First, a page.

Press Release

Press Release


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21. 11. 2022

Different characteristics between northern and southern bank vole populations in Britain, due to differences in haemoglobin types, could affect their ability to adapt to a changing climate. Research by scientists at the Institute of Animal Physiology and Genetics of the Czech Academy of Sciences has shown that northern populations of these small rodents will “borrow” a more favourable haemoglobin variant, critical for adaptation, from populations adapted to living in the warmer conditions of southern England to survive climate warming. The ability to take advantage of the diversity of traits already present in populations and adapt to climate change through them will be critical to the survival of many plant and animal species, including humans.

27. 05. 2022

To monitor the onset  and progression of diseases ort he effectiveness of treatment i tis essential to rely on indicators that reflect actual tissue damage and are easily accessible. Scientists from the Institute of Animal Physiology and Genetics CAS have succeeded in isolating small blood particles that are able to carry information about the neurodegenerative Huntington’s disease. Further research into the composition of these particles may help detect damage to otherwise inaccessible organs, including the brain.

03. 02. 2022

Last year’s publication of an updated list of fish sex chromosomes describing the huge variation in different types of sex determination in fish has captured notable attention of the biology and biochemistry community. The work showed that the most well-known XY sex-determination systems, involved also in the determination of sex in humans, and their derivatives have a lower rate of degeneration than the ZW systems. They are therefore more malleable and leave more room for evolutionary processes. The database, created by the scientists from the Institute of Animal Physiology and Genetics CAS in collaboration with colleagues from the University of São Carlos in Brazil, provides fundamental information in the field of evolutionary biology that can be used in conservation genetics and aquaculture as well.

14. 12. 2021

Changing the number or gene content of chromosomes in an organism is assumed to have grave, often fatal, consequences. However, scientists from the Institute of Animal Physiology and Genetics CAS have discovered that some animals do not mind such changes, but instead, they benefit from them by developing novel traits. Thanks to a unique study of asexual reproduction in loaches, experts have described the evolutionary processes of intracellular gene conflict leading to the emergence of new species that are successful in changing environments.


07. 12. 2021

How to reduce the spread of the SARS-CoV-2 virus as much as possible? Experts from around the world are seeking the answer to this question with varying degrees of success. Amidst the peak of the pandemic, national lockdown and implementation of blanket measures, scientists from the Institute of Animal Physiology and Genetics CAS and Masaryk University in Brno, have proven that the SARS-CoV-2 virus did not occur in public areas where people obeyed the safety measures by wearing respirators and disinfecting their hands.


27. 05. 2021

The Liběchov minipigs from the PIGMOD Center of the Institute of Animal Physiology and Genetics CAS were used in the pre-clinical testing of a new therapy for Huntington’s disease, a serious human disorder affecting the brain. The outcoming promising results have paved the way for the therapy to enter the clinical trial phase, bringing the actual treatment options for this disease closer to patients in Europe.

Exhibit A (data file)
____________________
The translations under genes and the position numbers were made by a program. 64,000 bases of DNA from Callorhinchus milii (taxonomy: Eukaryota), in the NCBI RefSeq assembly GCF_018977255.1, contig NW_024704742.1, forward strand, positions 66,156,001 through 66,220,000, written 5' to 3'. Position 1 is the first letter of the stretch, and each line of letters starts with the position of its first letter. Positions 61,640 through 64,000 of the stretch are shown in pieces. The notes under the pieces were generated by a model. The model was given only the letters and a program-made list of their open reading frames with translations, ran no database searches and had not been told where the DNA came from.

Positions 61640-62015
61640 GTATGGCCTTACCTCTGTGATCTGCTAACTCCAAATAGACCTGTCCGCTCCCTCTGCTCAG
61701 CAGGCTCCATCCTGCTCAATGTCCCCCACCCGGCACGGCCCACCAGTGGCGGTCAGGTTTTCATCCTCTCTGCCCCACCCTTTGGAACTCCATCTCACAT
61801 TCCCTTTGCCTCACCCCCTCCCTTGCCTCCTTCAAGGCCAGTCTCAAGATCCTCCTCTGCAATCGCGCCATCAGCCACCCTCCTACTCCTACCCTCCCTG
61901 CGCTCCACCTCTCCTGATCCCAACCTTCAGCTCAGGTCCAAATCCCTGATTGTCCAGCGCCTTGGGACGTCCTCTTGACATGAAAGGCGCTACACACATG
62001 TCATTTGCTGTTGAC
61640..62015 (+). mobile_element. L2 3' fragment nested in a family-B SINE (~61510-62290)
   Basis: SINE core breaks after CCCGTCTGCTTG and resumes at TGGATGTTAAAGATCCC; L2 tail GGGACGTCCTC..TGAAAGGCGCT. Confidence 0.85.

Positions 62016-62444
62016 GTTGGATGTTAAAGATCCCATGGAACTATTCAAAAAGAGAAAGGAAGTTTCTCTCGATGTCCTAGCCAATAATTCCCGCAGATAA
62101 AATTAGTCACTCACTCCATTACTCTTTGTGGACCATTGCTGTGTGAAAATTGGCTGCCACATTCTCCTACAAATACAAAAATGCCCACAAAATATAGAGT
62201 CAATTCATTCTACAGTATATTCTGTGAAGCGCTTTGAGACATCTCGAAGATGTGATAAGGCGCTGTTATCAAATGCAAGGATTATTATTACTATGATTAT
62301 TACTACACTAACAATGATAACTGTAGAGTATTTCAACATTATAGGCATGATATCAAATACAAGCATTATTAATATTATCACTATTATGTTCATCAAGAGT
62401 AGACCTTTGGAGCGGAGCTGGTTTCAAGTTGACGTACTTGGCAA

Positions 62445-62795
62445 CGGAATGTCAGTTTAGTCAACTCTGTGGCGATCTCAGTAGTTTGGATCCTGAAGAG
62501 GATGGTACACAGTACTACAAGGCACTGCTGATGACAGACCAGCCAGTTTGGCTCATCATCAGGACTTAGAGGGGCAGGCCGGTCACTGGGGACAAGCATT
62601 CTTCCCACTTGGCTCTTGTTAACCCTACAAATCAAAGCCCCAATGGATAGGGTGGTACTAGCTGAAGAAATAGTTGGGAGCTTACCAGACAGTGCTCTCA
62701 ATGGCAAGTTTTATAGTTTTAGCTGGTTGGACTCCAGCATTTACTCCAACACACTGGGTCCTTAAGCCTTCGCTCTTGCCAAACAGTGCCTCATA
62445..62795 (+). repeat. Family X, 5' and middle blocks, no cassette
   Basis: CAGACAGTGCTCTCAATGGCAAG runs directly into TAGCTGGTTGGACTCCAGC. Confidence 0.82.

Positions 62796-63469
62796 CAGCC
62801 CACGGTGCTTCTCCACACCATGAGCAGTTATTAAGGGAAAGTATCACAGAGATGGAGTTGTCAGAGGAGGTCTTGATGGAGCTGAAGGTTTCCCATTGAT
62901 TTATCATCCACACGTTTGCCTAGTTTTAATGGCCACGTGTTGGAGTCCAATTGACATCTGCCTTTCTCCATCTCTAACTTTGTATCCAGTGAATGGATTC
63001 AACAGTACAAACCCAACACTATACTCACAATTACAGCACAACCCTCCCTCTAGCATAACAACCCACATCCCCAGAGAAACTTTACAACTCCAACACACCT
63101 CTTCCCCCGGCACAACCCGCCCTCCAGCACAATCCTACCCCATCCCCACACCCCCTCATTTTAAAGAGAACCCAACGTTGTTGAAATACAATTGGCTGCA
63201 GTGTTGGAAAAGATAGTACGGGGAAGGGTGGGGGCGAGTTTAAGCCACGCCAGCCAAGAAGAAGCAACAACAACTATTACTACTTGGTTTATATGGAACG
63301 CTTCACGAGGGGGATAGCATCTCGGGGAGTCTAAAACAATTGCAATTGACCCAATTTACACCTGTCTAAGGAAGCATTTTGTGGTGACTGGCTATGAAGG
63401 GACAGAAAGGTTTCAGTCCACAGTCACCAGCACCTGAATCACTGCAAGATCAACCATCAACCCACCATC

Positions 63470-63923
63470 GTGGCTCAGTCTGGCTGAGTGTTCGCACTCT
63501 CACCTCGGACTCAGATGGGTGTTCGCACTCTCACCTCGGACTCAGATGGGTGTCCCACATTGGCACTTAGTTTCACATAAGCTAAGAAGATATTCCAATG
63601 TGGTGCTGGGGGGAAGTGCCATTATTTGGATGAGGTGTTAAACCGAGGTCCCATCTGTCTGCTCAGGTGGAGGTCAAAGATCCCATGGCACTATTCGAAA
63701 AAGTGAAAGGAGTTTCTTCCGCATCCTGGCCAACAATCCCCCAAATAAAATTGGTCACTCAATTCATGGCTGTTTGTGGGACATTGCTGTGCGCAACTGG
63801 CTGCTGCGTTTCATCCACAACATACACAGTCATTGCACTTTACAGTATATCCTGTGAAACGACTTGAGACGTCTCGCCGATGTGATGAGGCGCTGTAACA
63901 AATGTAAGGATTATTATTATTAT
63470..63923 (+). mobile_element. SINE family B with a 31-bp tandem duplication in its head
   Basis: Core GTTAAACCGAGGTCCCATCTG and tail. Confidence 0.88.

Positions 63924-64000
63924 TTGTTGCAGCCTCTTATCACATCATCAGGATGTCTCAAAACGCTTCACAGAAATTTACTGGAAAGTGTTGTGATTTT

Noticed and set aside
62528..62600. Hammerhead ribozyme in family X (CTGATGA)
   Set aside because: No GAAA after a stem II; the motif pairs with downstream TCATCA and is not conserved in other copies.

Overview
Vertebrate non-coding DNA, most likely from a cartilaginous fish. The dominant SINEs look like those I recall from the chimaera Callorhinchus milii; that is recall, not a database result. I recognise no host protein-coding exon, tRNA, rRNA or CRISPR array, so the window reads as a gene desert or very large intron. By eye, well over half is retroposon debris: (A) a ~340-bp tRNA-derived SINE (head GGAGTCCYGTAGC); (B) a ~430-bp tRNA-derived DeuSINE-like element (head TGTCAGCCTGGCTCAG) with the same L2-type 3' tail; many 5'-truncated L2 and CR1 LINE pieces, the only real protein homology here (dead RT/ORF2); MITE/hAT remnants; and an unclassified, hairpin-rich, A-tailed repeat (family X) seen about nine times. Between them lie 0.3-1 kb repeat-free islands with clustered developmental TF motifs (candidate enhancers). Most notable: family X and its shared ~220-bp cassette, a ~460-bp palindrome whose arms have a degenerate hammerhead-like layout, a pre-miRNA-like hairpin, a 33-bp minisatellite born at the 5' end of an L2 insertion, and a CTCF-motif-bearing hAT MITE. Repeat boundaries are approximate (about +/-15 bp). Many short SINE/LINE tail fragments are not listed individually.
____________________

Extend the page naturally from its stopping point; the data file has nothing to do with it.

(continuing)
06. 05. 2021

Approximately ten children are born every year in the Czech Republic with achondroplasia, the most common form of genetic growth disorder in humans. Scientists from the Institute of Animal Physiology and Genetics CAS, Masaryk University and the International Clinical Research Centre (ICRC) of St. Anne’s University Hospital in Brno have described a new approach to the treatment of this disease. The study was published in the prestigious Science Translational Medicine journal.



26. 04. 2021

It usually takes both males and females in order to reproduce successfully. However, a team of scientists from the Institute of Animal Physiology and Genetics CAS and the University of Ostrava found out that the entire population of edible frogs in the Oder River basin is made up of males only. Such populations of other four-legged vertebrates are not yet known of anywhere else in the world. They “steal” the eggs from the marsh frogs. At the turn of April and May, the still areas of water come alive with frog choruses and thus, this intriguing reproduction process can be observed again after a year.

09. 02. 2021

Minipigs can now help treat the complications of Crohn’s disease, a serious disease of the digestive tract. The Institute of Animal Physiology and Genetics CAS has succeeded in creating a minipig model with similar complications to those suffered by patients with Crohn’s disease. The animals can serve as ideal models for developing and testing new medical treatment procedures.


30. 11. 2020

The surface of almost every human cell is covered by tiny hair-like structures – primary cilia. Their dysfunction leads to many disorders, including impaired growth. Pavel Krejčí’s team from the Institute of Animal Physiology and Genetics CAS and Masaryk University of Brno, in collaboration with their colleagues from the University of California in Los Angeles has taken a crucial step towards understanding the origins of serious growth disorders. This paves the way to finding possible treatment.